Today, one of the least-discussed aspects of the Emancipation Proclamation is whether it gave rise to a takings claim. The Proclamation was enacted under Lincoln’s war powers, whereby he seized property (slaves) in the rebel states, and then emancipated them. Apparently, many southerners sought to raise takings claims against the Federal Government. Similar claims were lodged following the ratification of the 13th amendment. At the time, Congress estimated that the cost of compensating the emancipated slaveowners was somewhere between $1.6 billion and $2 billion, roughly half of the total value of all property (real and personal) in the south.
Section 1 of the 14th Amendment would make all slaves born or naturalized in the United States into citizens of the United States, and of the state in which they resided. This would nullify Dred Scott, and vitiate any claims that slaves could still be held as property. But what about any outstanding claims that resulted from the Emancipation Proclamation, or the 13th Amendment?
In direct response to this concern, the framers of the 14th Amendment added this sentence to the end of Section 4.
“[N]either the United States nor any State shall assume or pay . . . any claim for the loss or emancipation of any slave.”
In other words, this provision would have mooted any possible takings claims against the United States, or a state, as a result of emancipation of slaves. At the time, because the states were given an all-or-nothing ultimatum for ratification, this provision received little debate. It recognizes that the framers of the Amendment were concerned about the ramifications of takings claim. Imagine if a single judge found a taking, and that issue would go up to the Supreme Court! The opinion, if it found a taking, would have to reaffirm the principles of Dred Scott that slaves prior to the 14th Amendment were in fact chattel.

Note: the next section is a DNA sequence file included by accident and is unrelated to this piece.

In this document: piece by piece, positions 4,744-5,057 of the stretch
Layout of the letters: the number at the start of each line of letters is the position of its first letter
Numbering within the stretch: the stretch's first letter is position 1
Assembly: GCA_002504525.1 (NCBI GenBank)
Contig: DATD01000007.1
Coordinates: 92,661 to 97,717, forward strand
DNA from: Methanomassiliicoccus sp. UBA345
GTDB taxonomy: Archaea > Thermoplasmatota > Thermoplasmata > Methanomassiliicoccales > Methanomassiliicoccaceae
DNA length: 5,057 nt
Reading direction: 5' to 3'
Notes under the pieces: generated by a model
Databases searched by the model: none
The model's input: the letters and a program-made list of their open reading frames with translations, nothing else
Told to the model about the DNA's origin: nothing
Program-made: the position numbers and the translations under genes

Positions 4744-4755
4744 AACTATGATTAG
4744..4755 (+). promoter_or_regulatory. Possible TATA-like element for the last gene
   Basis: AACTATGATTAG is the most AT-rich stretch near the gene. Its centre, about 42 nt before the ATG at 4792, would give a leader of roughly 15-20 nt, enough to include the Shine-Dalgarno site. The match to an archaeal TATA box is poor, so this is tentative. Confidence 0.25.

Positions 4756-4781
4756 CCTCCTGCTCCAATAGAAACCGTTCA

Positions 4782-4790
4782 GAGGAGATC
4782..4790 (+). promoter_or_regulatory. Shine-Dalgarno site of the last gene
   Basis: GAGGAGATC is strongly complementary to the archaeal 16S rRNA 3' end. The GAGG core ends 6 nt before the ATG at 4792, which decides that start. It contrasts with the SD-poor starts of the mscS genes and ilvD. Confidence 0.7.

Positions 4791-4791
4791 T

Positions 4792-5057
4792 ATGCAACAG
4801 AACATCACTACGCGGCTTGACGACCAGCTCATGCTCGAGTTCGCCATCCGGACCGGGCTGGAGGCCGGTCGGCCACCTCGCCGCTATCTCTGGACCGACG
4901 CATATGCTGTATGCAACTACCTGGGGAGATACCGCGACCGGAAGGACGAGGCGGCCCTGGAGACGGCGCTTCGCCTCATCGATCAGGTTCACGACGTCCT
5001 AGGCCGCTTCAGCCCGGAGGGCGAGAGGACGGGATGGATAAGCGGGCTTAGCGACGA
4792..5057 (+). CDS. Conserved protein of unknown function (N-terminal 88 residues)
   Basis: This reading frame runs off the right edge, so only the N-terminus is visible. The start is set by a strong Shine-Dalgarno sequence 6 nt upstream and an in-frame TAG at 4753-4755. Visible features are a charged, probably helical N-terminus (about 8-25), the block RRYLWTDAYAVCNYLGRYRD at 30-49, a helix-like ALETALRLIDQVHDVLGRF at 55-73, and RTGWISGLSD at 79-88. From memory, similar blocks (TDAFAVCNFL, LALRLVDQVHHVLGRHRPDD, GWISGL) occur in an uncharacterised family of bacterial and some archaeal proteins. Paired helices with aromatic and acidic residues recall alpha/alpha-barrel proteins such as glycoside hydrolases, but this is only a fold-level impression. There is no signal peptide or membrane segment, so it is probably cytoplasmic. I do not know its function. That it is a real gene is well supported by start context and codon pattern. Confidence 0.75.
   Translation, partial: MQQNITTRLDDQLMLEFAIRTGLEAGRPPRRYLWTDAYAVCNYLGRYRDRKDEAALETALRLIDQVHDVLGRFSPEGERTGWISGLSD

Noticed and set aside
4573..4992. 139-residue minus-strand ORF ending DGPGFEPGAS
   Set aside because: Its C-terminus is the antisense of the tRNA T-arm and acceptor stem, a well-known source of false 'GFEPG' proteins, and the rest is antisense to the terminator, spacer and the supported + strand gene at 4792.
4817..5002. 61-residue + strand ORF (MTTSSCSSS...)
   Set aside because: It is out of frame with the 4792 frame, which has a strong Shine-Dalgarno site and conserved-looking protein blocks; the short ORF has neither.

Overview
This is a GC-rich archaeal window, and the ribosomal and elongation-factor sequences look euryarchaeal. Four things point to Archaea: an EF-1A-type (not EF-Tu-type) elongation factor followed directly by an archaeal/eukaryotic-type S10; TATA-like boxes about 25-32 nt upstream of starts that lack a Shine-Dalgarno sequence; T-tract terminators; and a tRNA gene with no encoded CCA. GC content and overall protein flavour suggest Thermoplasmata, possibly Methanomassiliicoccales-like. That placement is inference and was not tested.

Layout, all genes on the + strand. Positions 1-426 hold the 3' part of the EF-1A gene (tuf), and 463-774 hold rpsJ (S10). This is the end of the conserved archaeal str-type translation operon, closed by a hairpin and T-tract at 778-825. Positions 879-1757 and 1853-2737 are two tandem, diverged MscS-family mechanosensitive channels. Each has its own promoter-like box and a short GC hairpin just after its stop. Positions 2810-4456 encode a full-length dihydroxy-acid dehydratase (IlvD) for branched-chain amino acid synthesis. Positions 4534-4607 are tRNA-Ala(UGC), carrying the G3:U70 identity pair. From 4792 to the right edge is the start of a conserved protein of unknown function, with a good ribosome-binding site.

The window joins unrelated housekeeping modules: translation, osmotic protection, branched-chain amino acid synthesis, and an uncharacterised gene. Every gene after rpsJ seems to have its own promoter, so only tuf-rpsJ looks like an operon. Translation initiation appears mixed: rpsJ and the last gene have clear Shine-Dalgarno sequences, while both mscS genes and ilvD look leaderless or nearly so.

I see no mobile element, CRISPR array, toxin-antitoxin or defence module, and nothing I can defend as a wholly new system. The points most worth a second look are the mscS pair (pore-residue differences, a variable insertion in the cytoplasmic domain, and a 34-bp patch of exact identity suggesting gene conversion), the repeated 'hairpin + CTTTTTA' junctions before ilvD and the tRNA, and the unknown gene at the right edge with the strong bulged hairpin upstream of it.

As Professor Aynes notes in his article, “Unintended Consequences of the Fourteenth Amendment“:
Even with Salmon P. Chase, a leading antislavery lawyer and the national architect of the antislavery movement’s legal strategy, as its Chief Justice, the memory of Dred Scott was too vivid in the mind of the public to erase the possibility that a suit by even a single former slaveholder might result in a judgment against the United States for taking property without just compensation. Moreover, the perpetual fear of an alliance between former slaveholders and their former allies, northern Democrats, provided a strong incentive to lay this question to rest by a constitutional amendment. The prospects of risking between $1.5 and $2 billion in debt, when weighed against complying with common law jury provisions, would make the latter seem petty. Faced with such a choice, even a ratifier who disdained common law jury provisions would see ratification as a “greater good.”
This is also an example of an Amendment specifically modifying an earlier Amendment, such as how Section 5 of the 14th Amendment impacts the 10th and 11th Amendments. Here Section 4 of the 14th Amendment seems to create a carveout from the 5th Amendment’s takings clause.
Cross-Posted at Law & Liberty.